March 14, 2016

Ukraine-Russia Relations Becoming “Hybrid”

Bohdan Sokolovskyi

Lately, due to the Russia's aggression against Ukraine and abuse of Ukrainian political prisoners, in particular, — Nadiya Savchenko, diplomatic relations between Ukraine and Russia have not been normal, but rather a sort of “hybrid”.

The parties do not dare to break the bilateral diplomatic relations, and thus create a precedent in the world, when the victim has a developed network of diplomatic missions in the aggressor country.

At first glance, the situation in Ukraine looks simple: the diplomatic relations with the Russian Federation are recommended to be broken, for example, through expansion of diplomatic relations in the EU countries in terms of the critical cost savings. Especially since we do not have an Ambassador in the Russian Federation.

If we took such steps, the Russian Federation would be forced to reduce its own diplomatic mission, or in such a way would be artificially created asymmetry, i.e., conditions for deportation of Russian diplomats from our territory.

This is — “at first glance”. But what really to do, in particular, how to guarantee the rights of Ukrainian citizens in the Russian Federation, who do not perceive that country as an enemy (because, unfortunately, among us there are opponents and proponents of the Russian Federation), no one actually knows. How to ensure the rights of even a small number of people who consider themselves Ukrainian citizens and have the right to rely on their own state? It is not clear whether our diplomatic agencies in the Russian Federation are able to ensure the rights of Ukrainian citizens, while for Russian diplomats in Ukraine — all is guaranteed?

There are no absolute answers to these questions either. But in any case it is clear that, with the exception of consular officers, positions of diplomats who should deal with economic, scientific-technical and cultural cooperation, etc., can be transferred to other countries, because these diplomats of both the countries have nothing to do.

How are Ukraine-Russia diplomatic relations carried out right now, during the aggression and persecution of Ukrainian citizens in Russia?

As for the top officials of the Missions, everything seems clear: the Russian Ambassador represents the interests of his state in Kyiv, but there is no Ukrainian Ambassador at all, as the former Ambassador left Moscow long ago. And what does it matter in the present-day Ukraine-Russia relations, when against Ukraine in full swing is Russia's aggression!

What do all other diplomats who specialize in specific areas (economy, science, culture, information, etc.), except for consular employees — is not known, since they no longer have an ability to cooperate effectively with the relevant specialized agencies, as the attitude to them, in the best case is not quite friendly.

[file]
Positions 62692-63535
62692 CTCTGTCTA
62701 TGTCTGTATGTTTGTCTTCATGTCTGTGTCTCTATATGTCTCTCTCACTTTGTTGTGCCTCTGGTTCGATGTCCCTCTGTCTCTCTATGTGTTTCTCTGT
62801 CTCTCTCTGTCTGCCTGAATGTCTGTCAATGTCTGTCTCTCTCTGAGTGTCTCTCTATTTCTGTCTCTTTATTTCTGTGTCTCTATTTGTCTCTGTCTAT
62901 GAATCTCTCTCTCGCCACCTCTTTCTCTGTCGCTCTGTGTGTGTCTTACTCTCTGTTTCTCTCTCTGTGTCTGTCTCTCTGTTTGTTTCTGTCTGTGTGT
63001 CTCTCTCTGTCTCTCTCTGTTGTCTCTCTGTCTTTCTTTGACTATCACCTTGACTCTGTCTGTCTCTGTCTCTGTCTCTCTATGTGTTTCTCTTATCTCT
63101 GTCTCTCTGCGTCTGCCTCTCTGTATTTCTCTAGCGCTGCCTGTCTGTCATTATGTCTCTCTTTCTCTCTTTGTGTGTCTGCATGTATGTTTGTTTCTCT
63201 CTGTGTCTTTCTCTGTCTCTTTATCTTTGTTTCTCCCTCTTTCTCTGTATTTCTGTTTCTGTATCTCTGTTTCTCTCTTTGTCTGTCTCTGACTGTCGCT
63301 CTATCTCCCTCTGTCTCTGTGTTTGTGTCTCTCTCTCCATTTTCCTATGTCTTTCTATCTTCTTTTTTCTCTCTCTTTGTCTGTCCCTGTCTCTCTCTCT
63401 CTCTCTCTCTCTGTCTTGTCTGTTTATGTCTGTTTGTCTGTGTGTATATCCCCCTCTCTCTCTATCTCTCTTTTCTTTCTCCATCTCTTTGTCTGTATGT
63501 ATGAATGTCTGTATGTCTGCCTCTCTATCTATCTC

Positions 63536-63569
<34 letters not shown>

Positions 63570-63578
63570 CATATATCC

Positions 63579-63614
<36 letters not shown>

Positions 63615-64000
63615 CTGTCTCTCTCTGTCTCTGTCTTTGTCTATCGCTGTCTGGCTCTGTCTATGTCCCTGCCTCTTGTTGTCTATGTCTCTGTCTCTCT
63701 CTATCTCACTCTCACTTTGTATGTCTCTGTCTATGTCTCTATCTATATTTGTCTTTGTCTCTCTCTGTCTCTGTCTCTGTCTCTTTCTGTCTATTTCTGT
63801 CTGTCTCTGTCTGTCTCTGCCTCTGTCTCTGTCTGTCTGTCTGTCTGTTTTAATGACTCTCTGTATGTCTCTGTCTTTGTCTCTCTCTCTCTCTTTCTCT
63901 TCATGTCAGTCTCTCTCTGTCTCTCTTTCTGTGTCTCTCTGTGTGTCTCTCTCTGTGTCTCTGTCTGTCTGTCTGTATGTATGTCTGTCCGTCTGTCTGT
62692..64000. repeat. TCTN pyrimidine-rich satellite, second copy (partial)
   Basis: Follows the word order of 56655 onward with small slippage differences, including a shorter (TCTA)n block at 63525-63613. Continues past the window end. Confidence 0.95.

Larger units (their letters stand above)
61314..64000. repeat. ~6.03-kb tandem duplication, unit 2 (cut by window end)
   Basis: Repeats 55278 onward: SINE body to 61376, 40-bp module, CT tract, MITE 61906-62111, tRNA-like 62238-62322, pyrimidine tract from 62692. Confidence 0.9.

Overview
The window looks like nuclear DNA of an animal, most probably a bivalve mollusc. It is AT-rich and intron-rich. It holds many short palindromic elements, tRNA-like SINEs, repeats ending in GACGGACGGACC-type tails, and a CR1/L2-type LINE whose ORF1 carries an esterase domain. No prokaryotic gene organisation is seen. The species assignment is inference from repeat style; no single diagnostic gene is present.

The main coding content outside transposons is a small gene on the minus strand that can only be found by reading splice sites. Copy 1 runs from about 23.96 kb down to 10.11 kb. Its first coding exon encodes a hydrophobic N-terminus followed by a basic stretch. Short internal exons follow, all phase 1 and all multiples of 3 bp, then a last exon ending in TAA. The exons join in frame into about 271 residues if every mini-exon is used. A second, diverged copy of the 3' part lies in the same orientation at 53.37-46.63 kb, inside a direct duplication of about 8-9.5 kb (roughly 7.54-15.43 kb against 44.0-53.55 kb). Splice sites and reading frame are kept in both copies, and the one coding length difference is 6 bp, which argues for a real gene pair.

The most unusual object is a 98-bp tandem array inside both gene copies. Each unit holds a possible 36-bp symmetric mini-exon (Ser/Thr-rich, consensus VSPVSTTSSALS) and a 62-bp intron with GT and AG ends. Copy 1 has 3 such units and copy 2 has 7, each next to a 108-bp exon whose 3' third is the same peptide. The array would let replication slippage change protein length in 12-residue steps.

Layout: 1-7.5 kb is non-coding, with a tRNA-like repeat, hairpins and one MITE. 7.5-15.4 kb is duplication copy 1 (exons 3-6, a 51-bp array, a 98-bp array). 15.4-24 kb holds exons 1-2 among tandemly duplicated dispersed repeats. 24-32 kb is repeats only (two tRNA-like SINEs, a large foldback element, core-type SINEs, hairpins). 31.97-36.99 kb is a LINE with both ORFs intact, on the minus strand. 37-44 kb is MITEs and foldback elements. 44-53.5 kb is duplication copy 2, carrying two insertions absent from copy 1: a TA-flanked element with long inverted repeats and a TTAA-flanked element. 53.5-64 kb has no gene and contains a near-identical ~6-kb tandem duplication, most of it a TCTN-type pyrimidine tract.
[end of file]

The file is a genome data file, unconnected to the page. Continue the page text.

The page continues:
In the country, which now acts as the aggressor, at least, our consular officers are working in not normal conditions. This is clearly seen, in particular, in the infamous case of the alleged letter of the President of Ukraine to Nadiya Savchenko. Besides, both, here and there, consular offices are often picketed which does not contribute to the work of consular officials.

Therefore, Ukraine-Russia diplomatic relations are increasingly obtaining some quite strange and even unnecessary features and functions. Most (or all) diplomats (both, ours in Russia and theirs in Ukraine) are simply not needed because now absolutely nothing depends on them. Taking into consideration the fact that in Ukraine, there is not enough money to finance foreign diplomatic institutions, and we have not yet decided on the integration into the EU, etc., for the time of the aggression, Ukraine-Russia diplomatic relations could be minimized in favor of extension of diplomatic activity in the EU countries. Our interests in Russia may be represented by diplomats of other countries — such a practice is known. When the time comes to restore diplomatic relations — there will be no problems, judging by our national interests, needs and opportunities.

Perhaps it would be good to reduce (or at least decrease) the Ukrainian diplomatic presence in the world due to its expansion in the EU, USA and other democratic countries — also in the context of efficient use and maintenance of our movement into the EU and in general to democracy?

And is it worth, with lack of funds, to comprise more than 80 limited embassies in the world? Would it not be wiser to have fewer, but those who could fully defend Ukraine's national interests? The same applies to consular employees. This experience of other countries is known.